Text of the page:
September is National Recovery Month, which celebrates recovery from substance use disorders and mental health conditions and serves to increase awareness and understanding.
I was thinking about this as I sat in my office last week across from a new first year law student here at Georgetown Law. We talked about law school, what to expect in the first few weeks, life in DC.
And we talked about recovery.
We are two of over 20 million people in the US living in long term recovery from addiction.
We are the lucky ones. Hundreds of thousands of us have not made it out alive.
Ours are the stories that don’t get reported.
Being in recovery has given me a life of purpose and has shaped my legal career, first as a human rights attorney in New York City representing people with mental illness, and later as a high level official in the Governor’s office in New York where I helped drive the state’s addiction and mental health policy.
Despite this, I often kept my recovery a secret in my professional life.
Even in rooms full of well-meaning people, there was often a sense of “us” and “them” and many misunderstandings about the nature of addiction. I met with communities who were screaming for services, but when we tried to site a treatment program in their neighborhood, we were told “no, not here.” I met with hospitals who had turned people away when they came to the emergency room for help with their addiction. I met with insurance companies who had insisted that people “fail first” at outpatient treatment before approving the level of care they needed.
I met with the families of those people who had been turned away and denied care. Their children were no longer alive to advocate for themselves.
These are all manifestations of stigma, which still persists despite increasing recognition that Substance Use Disorder is a chronic medical condition.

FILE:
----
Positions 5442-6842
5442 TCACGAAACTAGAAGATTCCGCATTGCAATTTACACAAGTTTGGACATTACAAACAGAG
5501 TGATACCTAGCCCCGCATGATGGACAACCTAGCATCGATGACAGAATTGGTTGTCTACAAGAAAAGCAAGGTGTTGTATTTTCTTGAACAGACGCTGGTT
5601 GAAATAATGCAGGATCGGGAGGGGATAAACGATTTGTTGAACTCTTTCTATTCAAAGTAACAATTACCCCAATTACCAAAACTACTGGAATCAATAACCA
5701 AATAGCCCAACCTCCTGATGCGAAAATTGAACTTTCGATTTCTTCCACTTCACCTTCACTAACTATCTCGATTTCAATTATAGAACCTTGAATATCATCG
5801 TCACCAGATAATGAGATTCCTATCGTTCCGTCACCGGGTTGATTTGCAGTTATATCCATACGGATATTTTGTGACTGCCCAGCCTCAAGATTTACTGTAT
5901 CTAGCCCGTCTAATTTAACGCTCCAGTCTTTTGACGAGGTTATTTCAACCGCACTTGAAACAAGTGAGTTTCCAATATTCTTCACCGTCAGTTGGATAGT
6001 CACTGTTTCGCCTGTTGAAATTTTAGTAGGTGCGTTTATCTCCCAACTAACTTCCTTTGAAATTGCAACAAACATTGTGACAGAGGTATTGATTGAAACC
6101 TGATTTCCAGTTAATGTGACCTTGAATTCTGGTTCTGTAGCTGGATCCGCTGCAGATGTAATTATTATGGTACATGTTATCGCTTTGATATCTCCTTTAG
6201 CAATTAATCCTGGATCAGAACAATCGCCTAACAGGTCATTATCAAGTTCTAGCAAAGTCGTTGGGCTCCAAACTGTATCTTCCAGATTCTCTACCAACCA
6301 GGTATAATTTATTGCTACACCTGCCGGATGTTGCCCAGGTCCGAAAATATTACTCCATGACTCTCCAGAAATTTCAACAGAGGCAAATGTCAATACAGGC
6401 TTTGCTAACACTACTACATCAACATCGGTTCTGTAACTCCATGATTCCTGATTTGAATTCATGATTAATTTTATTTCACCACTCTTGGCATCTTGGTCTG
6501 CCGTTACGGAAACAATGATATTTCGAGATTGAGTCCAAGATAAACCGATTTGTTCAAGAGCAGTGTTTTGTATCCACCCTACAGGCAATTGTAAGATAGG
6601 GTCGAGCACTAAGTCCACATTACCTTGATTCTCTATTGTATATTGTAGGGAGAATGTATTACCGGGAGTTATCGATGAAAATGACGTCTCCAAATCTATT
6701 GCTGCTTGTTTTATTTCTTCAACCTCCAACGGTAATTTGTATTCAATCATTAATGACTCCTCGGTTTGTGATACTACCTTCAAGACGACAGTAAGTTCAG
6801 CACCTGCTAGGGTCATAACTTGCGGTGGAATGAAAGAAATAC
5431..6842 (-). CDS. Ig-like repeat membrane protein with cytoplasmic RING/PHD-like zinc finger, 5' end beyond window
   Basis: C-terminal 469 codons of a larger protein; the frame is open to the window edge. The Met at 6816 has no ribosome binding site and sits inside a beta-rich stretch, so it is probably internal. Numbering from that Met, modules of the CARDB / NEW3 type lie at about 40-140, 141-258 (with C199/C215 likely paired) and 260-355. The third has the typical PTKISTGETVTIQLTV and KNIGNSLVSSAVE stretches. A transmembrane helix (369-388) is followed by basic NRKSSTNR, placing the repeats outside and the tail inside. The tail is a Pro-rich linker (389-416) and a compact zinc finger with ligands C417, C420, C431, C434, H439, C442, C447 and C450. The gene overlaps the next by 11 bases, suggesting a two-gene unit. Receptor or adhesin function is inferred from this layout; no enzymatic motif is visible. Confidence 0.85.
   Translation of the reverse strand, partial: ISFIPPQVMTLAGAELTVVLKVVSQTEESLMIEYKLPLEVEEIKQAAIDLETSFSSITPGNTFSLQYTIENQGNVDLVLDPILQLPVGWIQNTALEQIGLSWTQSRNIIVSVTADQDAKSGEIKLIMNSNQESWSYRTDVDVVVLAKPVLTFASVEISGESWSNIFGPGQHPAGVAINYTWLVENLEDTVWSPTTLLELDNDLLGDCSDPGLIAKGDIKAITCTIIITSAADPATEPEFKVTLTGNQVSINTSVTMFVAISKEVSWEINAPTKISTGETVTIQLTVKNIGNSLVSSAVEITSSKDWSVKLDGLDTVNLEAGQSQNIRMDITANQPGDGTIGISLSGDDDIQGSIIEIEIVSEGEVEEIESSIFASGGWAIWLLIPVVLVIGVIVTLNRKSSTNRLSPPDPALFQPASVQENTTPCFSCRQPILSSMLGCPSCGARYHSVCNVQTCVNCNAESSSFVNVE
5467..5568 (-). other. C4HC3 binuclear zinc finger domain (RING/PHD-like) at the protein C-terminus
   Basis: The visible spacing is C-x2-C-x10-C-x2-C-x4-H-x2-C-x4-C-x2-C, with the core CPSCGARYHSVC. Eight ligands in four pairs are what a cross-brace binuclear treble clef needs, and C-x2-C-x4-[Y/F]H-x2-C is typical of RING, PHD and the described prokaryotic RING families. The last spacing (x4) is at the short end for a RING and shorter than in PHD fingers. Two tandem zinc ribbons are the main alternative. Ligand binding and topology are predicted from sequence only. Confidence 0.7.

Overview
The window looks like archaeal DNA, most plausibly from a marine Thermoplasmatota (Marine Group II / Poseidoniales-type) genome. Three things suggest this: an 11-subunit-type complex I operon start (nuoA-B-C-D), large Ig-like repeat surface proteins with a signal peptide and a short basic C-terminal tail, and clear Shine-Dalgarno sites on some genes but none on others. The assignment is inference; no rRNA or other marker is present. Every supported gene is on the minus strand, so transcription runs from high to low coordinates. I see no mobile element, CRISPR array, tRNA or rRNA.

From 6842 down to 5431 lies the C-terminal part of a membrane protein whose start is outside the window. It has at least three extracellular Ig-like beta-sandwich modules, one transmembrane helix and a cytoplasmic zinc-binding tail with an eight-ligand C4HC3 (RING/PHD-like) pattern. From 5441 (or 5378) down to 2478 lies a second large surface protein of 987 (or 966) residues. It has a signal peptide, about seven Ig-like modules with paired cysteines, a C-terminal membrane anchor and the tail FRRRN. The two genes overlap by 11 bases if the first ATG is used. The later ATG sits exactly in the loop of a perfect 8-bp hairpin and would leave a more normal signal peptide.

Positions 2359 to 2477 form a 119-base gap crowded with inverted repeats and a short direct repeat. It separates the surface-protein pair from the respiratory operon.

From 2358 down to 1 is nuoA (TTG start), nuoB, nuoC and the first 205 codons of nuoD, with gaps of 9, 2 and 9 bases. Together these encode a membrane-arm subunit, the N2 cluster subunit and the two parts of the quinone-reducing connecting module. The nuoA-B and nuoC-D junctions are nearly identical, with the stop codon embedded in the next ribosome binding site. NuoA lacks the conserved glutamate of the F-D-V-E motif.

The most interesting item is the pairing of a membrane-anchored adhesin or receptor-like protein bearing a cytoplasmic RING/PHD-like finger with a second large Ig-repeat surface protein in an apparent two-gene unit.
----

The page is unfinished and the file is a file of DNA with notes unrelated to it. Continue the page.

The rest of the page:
One way to address stigma is to ensure that people with lived experience are an integral part of the institutions that make decisions that impact their lives, including in the leadership structure.
This means a front and center seat at the table. This includes everything from the addiction treatment system to Medicaid, insurance companies, hospitals, economic development, government, and more.
I am proud of the work we accomplished in New York: Hospitals in New York must now connect people to treatment and medication for opioid use disorder when they come to the emergency room for help. Insurance companies regulated by New York State can’t require prior authorization for addiction treatment anymore. As a society, we are moving the dial.
And I am thrilled to be at Georgetown to continue this work.
There are over 20 million of us. We are your fellow students, your colleagues, your employers, your professors.
We do recover.
Shelly R. Weizman is Associate Director of the Addiction & Public Policy Initiative at the O’Neill Institute for National and Global Health Law and Adjunct Professor of Law at Georgetown University Law Center. She is the former Assistant Secretary for Mental Hygiene in the Office of the Governor of New York State and is a person in long-term recovery.
The views reflected in this expert column are those of the individual authors and do not necessarily represent those of the O’Neill Institute for National and Global Health Law or Georgetown University. This blog is solely informational in nature, and not intended as a substitute for competent legal advice from a licensed and retained attorney in your state or country.